On Connecting To Strangers
The Sidewalk Talk Blog
Do you know you are a good person?
Do you know you are valuable because of who you are, not what you do?
Do you have a regular practice of self-compassion when you forget?
What does any of this have to do with Sidewalk Talk?
Sidewalk Talk is a PRACTICE....we exist to explore, learn, grow, and deepen our practice of heart-centered listening and connection.
It feels good to be out there on the sidewalk where there is a greater diversity of people who we might not run into otherwise. Our lives are enriched by others’ stories. That is our jam - to widen our embrace to more and more different kinds of people. To diversify our inner and outer ecosystem because diverse ecosystems are the most thriving and long-living ones.
Sometimes a person plops down in a chair and they confide some pain, or some heartache, or some really big need. And it feels really really good to be a benevolent human who can connect with someone in need. It feels good to help. For Sidewalk Talk listeners it also feels good to know others struggle with life, just like we do.
There is a temptation that we all slide into that I invite us to consider a bit together. (No finger wagging or shaming anyone here. Be curious and gentle with yourself ok?)
Sometimes, inside, we volunteer because we are trying to get away from some bad feelings we have about ourselves. Guilt. Shame. A feeling of unlovability. Not enoughness. You get my drift. It is shadow stuff. And every human has shadow stuff. It is normal. I have it too.
Our work is to learn about the less kind parts of ourselves and embrace them so we can listen from love rather than lack or “connection” rather than “separation”.
Want to know what Sidewalk Talk has taught me about these shadow parts? My feelings of lack can get in the way of connection. Sometimes they can be beautiful feul for shared vulnerability if I can connect with them but often, when volunteering, they can create a barrier with someone who is sitting down to talk.
When can our own ‘not good enough feeling’ block connection?
I may need to “help” or “advise” or “fix” so I can feel good enough. Or I may need to save or rescue so I can compensate and feel “better than”. Inadvertently and quite unintentionally, I am imposing on this person that I need them to be smaller than me so I can feel better about myself. We have had volunteers show up and tell me ‘I really want to advise this person on what to do with their life. It isn’t enough to just listen.’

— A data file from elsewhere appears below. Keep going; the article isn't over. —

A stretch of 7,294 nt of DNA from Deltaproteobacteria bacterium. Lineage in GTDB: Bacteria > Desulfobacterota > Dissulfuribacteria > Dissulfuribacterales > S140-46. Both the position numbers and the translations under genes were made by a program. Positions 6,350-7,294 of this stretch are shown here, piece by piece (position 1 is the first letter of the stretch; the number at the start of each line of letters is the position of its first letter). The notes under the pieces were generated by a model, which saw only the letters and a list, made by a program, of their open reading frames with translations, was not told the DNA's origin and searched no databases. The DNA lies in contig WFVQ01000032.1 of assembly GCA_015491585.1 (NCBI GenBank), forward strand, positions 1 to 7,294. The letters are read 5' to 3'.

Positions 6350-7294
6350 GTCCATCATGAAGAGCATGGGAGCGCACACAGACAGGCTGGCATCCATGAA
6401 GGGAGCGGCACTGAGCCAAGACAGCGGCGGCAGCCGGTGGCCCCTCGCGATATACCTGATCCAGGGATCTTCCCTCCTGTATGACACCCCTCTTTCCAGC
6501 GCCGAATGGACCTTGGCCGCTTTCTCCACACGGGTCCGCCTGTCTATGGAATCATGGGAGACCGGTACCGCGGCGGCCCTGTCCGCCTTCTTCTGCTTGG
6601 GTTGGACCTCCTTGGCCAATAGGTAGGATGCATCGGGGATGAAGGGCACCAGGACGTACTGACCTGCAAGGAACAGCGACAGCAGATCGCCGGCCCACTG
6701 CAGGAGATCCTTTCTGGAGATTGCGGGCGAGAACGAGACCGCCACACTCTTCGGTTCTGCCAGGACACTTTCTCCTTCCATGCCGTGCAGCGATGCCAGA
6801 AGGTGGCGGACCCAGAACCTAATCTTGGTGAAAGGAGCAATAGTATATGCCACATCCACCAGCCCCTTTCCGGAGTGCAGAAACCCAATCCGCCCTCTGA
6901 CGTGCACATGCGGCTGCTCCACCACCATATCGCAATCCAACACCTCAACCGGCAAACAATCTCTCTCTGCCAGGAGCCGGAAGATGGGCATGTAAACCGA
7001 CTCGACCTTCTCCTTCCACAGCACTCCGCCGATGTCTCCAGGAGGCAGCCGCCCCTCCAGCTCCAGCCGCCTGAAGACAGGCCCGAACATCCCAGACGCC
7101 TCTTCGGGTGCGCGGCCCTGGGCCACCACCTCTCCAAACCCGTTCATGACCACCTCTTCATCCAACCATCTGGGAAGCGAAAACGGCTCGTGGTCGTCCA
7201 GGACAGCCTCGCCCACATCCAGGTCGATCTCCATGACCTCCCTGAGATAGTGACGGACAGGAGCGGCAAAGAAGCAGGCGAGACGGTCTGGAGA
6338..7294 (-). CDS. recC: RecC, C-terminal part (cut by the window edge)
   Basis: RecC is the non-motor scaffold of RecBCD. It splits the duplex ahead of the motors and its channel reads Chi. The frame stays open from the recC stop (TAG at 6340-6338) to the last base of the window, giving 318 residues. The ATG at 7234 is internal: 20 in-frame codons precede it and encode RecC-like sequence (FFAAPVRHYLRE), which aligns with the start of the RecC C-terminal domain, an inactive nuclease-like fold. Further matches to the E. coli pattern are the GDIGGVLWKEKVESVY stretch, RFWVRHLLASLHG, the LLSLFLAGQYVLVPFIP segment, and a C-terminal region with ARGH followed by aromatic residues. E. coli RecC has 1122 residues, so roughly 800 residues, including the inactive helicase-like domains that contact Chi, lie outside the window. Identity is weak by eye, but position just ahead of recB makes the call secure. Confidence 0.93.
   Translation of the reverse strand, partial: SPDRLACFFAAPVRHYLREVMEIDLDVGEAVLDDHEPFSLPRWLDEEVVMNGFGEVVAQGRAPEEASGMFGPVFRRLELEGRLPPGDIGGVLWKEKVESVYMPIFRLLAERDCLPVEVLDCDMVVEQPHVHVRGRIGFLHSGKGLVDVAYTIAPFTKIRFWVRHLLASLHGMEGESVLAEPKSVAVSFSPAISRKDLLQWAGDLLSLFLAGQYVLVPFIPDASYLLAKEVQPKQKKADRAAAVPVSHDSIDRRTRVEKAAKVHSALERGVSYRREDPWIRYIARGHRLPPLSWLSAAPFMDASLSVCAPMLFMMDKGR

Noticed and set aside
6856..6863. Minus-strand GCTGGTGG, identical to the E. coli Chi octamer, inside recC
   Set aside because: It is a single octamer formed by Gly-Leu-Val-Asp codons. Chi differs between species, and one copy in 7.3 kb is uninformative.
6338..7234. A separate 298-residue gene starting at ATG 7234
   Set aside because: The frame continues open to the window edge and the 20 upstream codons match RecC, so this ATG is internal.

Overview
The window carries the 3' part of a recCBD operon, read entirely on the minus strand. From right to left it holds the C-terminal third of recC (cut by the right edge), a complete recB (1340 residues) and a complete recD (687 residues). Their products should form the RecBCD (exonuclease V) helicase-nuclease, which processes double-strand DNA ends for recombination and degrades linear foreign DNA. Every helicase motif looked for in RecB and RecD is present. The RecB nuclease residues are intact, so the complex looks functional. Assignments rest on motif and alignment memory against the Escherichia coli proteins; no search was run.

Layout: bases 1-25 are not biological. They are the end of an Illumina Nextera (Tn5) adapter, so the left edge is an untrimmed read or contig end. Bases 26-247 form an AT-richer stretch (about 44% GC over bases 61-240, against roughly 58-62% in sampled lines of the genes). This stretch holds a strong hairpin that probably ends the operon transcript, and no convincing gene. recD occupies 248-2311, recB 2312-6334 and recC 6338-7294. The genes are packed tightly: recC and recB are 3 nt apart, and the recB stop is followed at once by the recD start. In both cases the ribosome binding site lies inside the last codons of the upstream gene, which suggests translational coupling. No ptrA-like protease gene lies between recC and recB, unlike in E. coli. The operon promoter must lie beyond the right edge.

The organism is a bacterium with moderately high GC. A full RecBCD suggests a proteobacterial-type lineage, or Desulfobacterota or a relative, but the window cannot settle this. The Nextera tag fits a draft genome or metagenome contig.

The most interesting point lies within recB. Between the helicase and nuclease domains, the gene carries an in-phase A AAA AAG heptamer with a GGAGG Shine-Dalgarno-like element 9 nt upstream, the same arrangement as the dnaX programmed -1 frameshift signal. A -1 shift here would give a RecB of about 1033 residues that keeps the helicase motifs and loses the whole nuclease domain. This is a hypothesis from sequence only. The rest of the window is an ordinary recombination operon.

If you listened to my interview with Julian Plumadore on the podcast this week about listening to homeless folks, we laughed that fixing is not actually helpful for it robs that person of the agency and dignity to know what is best for them. What they need most is humble listening and someone willing to sit in the muck and discomfort together and the strength that brings allows people to organically hear their own empowered wisdom.
One of our volunteers, Barbara Myers, is perhaps better at embodying this than anyone else inside the Sidewalk Talk organization. When she listens, week after week, on the streets of San Francisco in the roughest neighborhoods, there is a trust she has in folks who sit down to share. She believes in their dignity and their wisdom.
But Barbara, as I have talked more with her, is very serious about the things she does in her life to know her value from the inside out. She doesn’t over give. She exercises. She says no to things. She prays. Jen Singer interviewed Barbara last week.
If any of us need our “listening” or “volunteering” to make up for a sense of not feeling good enough inside, we may feel like we need to go out and save people in order to feel better.
We love our volunteers feel good and enlivened from widening their embrace. We also love that their practices of self-compassion and self-exploration allow them to be more fully present. Part of serving the communities we live in is to come from fullness, love, and equality. We are serious about practicing that here.
I am a woman, therapist, wife, mom, friend, listener, and founder/leader of Sidewalk Talk.